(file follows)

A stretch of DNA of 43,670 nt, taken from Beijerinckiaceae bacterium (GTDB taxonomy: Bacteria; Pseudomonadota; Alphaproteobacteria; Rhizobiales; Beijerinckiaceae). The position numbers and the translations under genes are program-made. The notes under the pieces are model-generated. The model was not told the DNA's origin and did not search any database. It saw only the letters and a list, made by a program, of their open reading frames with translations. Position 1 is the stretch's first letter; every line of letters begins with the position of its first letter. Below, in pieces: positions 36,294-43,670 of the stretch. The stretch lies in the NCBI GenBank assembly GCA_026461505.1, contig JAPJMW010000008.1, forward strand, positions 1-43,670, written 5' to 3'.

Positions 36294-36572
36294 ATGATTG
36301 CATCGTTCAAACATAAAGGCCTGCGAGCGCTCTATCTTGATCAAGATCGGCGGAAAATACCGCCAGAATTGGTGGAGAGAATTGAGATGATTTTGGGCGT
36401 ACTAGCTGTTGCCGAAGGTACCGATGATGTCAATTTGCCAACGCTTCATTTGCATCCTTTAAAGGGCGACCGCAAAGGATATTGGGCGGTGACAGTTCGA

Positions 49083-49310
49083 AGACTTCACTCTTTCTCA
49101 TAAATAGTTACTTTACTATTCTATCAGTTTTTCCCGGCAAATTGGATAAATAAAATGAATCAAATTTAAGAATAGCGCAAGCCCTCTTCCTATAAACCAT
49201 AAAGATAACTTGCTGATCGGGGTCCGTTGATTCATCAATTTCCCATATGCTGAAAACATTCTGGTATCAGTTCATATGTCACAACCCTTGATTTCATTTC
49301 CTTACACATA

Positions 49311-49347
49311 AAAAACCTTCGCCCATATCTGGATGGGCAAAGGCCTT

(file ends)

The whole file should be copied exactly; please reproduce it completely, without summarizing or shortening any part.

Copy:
A stretch of DNA of 43,670 nt, taken from Beijerinckiaceae bacterium (GTDB taxonomy: Bacteria; Pseudomonadota; Alphaproteobacteria; Rhizobiales; Beijerinckiaceae). The position numbers and the translations under genes are program-made. The notes under the pieces are model-generated. The model was not told the DNA's origin and did not search any database. It saw only the letters and a list, made by a program, of their open reading frames with translations. Position 1 is the stretch's first letter; every line of letters begins with the position of its first letter. Below, in pieces: positions 36,294-43,670 of the stretch. The stretch lies in the NCBI GenBank assembly GCA_026461505.1, contig JAPJMW010000008.1, forward strand, positions 1-43,670, written 5' to 3'.

Positions 36294-36572
36294 ATGATTG
36301 CATCGTTCAAACATAAAGGCCTGCGAGCGCTCTATCTTGATCAAGATCGGCGGAAAATACCGCCAGAATTGGTGGAGAGAATTGAGATGATTTTGGGCGT
36401 ACTAGCTGTTGCCGAAGGTACCGATGATGTCAATTTGCCAACGCTTCATTTGCATCCTTTAAAGGGCGACCGCAAAGGATATTGGGCGGTGACAGTTCGA

Positions 49083-49310
49083 AGACTTCACTCTTTCTCA
49101 TAAATAGTTACTTTACTATTCTATCAGTTTTTCCCGGCAAATTGGATAAATAAAATGAATCAAATTTAAGAATAGCGCAAGCCCTCTTCCTATAAACCAT
49201 AAAGATAACTTGCTGATCGGGGTCCGTTGATTCATCAATTTCCCATATGCTGAAAACATTCTGGTATCAGTTCATATGTCACAACCCTTGATTTCATTTC
49301 CTTACACATA

Positions 49311-49347
49311 AAAAACCTTCGCCCATATCTGGATGGGCAAAGGCCTT